SAN FRANCISCO -- Since the D-backs claimed Will Harris off waivers from Colorado in April, the 28-year-old right-hander has become a key component out of manager Kirk Gibson's bullpen.
Harris' 1.82 ERA and 11.68 strikeouts per nine innings are tops among D-backs pitchers, and it hasn't gone unnoticed.
"He's doing a great job for us," Gibson said. "He throws sliders, has a cutter and has a good mentality [for late-inning situations]."
One area in which Harris can improve is his walk rate. He's issuing free passes at a clip of 2.92 per nine innings and has struggled with command of his offspeed pitches at times.
"There's been a lot of three-ball counts," Gibson said. "We'd like to see him cut down on his pitches."
Gibson pointed to a moment in Friday's game when Harris threw consecutive breaking balls a few feet short of home plate.
"It was pretty obvious the next pitch would be a heater," Gibson said. It was, and Jeff Francoeur -- a noted fastball hitter -- doubled to lead off the inning.
Harris induced three consecutive groundouts to escape the eighth inning.
"We're moving him into higher situations [recently]," Gibson said. "He's done a good job."
D-backs playing it safe with Chavez's hip
SAN FRANCISCO -- Eric Chavez's ailing hip has improved to the point where the D-backs think he can play, but the club is being cautious to prevent an aggravation.
Chavez has not played a full game since July 8 with right hip stiffness, but has been available to pinch-hit most of the time since suffering the injury. He drew an RBI walk against Milwaukee on July 13 and entered Friday's 2-0 loss to the Giants as a pinch-hitter before a pitching change prompted his removal before facing a pitch.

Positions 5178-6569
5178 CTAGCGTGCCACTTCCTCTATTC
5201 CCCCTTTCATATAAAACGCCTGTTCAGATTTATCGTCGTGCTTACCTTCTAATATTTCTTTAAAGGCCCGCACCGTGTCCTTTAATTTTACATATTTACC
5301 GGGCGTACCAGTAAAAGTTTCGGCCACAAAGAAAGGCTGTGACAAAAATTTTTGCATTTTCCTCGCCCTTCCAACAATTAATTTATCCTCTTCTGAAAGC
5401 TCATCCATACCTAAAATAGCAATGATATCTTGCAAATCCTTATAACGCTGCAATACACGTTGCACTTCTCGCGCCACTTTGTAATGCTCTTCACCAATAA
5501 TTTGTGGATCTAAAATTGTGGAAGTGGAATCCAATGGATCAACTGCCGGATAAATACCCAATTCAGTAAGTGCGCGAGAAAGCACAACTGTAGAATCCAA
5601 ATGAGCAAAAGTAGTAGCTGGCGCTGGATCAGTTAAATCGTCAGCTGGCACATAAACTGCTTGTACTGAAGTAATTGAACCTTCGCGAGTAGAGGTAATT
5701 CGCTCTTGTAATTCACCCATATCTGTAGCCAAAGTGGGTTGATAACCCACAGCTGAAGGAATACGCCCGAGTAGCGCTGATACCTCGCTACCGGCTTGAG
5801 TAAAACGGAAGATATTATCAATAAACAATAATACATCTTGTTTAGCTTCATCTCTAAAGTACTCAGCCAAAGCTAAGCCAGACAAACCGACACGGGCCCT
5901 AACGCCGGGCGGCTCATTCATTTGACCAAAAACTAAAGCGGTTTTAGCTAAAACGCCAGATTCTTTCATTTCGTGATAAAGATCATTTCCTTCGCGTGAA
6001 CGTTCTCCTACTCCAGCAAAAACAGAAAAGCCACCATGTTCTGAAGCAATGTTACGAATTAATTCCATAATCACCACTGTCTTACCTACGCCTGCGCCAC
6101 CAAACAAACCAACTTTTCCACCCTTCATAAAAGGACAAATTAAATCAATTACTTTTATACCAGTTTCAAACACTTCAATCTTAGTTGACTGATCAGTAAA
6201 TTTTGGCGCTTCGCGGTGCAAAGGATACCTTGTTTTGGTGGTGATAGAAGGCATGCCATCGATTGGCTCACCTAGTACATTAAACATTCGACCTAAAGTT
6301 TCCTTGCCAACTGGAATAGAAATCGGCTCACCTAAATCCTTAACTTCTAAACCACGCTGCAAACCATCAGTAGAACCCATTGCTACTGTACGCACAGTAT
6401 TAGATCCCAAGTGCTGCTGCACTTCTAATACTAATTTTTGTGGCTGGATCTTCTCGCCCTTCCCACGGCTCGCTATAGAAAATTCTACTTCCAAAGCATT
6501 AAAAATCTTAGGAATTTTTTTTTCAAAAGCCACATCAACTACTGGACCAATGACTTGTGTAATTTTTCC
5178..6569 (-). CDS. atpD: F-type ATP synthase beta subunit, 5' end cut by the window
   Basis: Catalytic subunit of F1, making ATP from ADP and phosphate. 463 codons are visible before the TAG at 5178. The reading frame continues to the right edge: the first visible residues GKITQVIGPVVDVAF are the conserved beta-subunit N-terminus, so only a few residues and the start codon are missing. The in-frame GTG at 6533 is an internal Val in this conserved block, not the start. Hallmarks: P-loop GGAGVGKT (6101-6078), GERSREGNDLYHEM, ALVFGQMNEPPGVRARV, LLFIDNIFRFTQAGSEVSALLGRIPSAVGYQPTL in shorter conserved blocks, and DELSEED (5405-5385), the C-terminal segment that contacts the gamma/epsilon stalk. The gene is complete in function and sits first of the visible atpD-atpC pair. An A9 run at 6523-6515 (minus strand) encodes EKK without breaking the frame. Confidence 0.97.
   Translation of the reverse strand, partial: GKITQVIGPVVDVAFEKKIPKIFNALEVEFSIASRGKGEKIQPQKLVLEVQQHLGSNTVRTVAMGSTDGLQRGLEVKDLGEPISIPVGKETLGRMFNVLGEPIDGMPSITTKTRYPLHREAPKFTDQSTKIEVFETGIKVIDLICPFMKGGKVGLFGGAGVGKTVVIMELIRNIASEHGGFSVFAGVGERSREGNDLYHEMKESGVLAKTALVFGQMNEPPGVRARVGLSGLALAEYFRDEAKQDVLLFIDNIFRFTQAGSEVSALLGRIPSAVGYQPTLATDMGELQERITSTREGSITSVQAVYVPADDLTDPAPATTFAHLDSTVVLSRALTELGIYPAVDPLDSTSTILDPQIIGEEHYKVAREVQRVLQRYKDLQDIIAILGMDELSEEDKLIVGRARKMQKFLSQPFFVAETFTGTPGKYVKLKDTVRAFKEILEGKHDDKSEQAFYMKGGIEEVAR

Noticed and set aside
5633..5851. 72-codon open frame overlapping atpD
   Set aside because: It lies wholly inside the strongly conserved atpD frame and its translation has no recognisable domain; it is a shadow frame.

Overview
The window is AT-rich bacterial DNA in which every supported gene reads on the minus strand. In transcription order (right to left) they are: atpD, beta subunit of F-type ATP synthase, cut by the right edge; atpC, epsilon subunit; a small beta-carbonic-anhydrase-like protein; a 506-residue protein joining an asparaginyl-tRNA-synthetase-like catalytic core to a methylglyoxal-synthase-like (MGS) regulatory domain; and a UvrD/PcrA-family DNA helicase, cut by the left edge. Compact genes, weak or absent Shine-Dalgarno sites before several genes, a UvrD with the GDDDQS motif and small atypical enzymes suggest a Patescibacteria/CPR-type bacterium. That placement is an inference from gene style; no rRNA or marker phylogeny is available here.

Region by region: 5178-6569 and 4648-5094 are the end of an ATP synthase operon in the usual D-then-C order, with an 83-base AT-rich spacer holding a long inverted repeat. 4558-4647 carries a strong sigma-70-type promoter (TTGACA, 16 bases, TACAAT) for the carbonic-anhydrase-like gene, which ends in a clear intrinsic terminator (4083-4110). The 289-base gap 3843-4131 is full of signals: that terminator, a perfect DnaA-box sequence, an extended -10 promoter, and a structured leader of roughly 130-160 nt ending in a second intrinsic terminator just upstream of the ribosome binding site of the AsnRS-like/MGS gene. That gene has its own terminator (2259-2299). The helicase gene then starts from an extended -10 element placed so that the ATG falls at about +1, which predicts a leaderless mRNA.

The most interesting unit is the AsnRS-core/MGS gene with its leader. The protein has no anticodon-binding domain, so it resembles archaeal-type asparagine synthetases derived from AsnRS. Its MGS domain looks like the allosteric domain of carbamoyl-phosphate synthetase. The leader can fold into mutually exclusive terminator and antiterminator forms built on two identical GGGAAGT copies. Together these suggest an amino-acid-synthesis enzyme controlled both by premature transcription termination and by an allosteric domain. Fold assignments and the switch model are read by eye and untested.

"It's been 12 or 13 days now, so we're just trying to get further from it," D-backs manager Kirk Gibson said. "He's good to pinch-hit."
Gibson added that Chavez could start, but that the club doesn't want to risk needing to remove him early in a game if the hip stiffened again.
Chavez missed most of June with a right oblique strain and is batting .226 in 31 at-bats since returning from the disabled list June 29. Gibson said the club is still mindful of the oblique injury.
"If [an oblique] scars, it's not flexible," Gibson said. "We don't want him to be out for a while."
Recent lack of key hits doesn't concern Gibson
SAN FRANCISCO -- Paul Goldschmidt's forceout with the bases loaded in the eighth inning represented the D-backs' only opportunity with runners in scoring position in Friday's 2-0 loss. But when Arizona has had those chances in recent games, it has come up short.
During the D-backs' past eight games -- a stretch during which they're 3-5 -- the club is 8-for-46 (.174) with runners in scoring position.
"I think that's the case for anybody you look at at any time," Gibson said of the club's scuffles. "It's in and out. Beyond the Cardinals, they've done that well this year. They have a great approach and trust it."
St. Louis leads all of baseball with a .339 average with runners in scoring position. The next best, Detroit, is hitting .287 in those situations. The D-backs are tied for 17th with a .249 mark.
"It's unreal for a team to hit that well," Gibson said. "Earlier we were really bad.
"It's probably one of the more important stats given their pitching staff."
The D-backs, however, don't seem to have fallen on the losing end too many times this season due to a lack of key hits. In one-run games, Arizona is 21-12.
• The D-backs' .989 fielding percentage leads the National League, with the Cardinals (.988), Reds (.988) and Padres (.987) close behind.
• Arizona leads the Majors with 21 wins in its last at-bat and is second in the National League with 27 comeback wins. Only Atlanta (29) has more.
• In Friday's 2-0 win, the Giants scored both runs in the first inning, did not score again and still won the game. It marked the first time in more than seven years the Giants won a game in which they failed to score after the first inning.